“Ten Years After The War” by Travis Cravey


The tickets are free, first come
first served. Outside the stadium
there are the wanna-be’s, grilling
meat in their jerseys, throwing a
football, pretending that, if fate had only
dealt a different hand, they, too, would
be out there. There are screams as
the players enter: our proud team still
clean before the whistle blows. They
have trained their bodies and minds for
this moment and they feel ready. The other team will
fall, effortlessly, to our superior strength.
I can still feel the pads, the armor on
my body, feel the holy communion
of running towards the opposing players,
urging my team-mates onward, forward!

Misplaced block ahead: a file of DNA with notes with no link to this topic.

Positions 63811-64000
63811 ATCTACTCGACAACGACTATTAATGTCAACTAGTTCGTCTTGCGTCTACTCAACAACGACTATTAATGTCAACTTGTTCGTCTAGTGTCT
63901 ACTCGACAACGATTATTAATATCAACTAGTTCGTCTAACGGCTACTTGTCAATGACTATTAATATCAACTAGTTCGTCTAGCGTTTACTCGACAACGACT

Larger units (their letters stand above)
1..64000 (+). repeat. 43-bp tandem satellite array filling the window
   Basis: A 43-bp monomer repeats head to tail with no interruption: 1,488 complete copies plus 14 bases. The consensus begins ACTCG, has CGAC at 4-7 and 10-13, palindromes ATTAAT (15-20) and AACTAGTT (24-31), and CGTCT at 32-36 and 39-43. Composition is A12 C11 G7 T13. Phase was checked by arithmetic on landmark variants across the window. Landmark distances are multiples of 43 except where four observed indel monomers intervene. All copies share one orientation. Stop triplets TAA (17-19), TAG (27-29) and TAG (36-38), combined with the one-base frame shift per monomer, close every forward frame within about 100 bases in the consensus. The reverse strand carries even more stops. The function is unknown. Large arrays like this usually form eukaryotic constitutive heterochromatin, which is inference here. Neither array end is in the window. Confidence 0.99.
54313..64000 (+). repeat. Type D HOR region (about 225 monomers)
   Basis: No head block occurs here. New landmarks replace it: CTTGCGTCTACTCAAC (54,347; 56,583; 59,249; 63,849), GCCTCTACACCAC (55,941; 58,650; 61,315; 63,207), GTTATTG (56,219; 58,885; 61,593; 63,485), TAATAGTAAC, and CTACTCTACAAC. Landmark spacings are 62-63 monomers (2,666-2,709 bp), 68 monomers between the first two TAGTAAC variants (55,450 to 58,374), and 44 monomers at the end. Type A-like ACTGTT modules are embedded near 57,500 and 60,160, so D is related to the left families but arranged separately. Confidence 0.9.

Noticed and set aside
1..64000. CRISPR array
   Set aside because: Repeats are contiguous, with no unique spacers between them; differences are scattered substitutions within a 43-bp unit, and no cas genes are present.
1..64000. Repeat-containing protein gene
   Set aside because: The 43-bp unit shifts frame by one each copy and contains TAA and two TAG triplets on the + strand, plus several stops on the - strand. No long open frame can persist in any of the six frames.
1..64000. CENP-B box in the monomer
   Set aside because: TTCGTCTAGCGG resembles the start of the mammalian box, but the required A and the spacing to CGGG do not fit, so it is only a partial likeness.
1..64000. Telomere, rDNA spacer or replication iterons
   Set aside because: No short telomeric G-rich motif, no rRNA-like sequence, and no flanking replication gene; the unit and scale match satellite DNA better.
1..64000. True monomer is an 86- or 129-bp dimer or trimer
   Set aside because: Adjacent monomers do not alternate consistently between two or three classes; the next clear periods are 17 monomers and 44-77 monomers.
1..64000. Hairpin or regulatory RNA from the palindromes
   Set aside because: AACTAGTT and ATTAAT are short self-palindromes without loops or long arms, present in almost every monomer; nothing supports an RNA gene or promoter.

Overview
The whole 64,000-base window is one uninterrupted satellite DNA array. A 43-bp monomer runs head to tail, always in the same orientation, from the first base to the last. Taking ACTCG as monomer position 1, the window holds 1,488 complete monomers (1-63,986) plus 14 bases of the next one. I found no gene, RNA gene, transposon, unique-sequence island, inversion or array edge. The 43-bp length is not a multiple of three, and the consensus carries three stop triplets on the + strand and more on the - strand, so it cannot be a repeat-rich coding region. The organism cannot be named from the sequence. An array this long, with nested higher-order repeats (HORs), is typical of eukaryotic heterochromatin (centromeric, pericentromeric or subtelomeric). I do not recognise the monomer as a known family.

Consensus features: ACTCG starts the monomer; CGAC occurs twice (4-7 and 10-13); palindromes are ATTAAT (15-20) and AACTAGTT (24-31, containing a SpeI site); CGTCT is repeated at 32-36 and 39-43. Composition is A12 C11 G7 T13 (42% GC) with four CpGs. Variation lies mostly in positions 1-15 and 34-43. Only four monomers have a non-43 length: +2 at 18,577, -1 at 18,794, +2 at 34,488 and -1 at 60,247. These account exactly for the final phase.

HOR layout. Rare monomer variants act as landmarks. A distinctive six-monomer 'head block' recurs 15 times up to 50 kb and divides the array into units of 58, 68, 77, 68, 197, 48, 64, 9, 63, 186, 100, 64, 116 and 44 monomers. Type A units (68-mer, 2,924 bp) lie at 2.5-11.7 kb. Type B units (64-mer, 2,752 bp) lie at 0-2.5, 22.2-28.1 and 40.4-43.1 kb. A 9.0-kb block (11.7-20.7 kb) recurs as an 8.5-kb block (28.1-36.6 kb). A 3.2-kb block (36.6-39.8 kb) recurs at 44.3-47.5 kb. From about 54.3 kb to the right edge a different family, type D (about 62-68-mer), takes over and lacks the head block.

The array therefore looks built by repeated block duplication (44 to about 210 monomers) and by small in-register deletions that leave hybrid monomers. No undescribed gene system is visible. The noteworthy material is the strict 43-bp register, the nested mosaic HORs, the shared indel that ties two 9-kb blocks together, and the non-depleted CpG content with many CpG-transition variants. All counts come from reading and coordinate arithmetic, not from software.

Victory! My memory does not allow
the hits, the pain, the anger, the confusion.
I want to be out there still. They’re
just boys and they don’t understand
what’s happening to them.

Now I sit in the bleachers.
I’m not allowed on the sidelines anymore,
Much less the field.

Travis Cravey is a mechanic in Southeastern Pennsylvania. An editor @malarkeybooks and @mythicpicnic, he’s had stories in a few places. He’ll show them to you if you’re interested. 
Twitter: @traviscravey 

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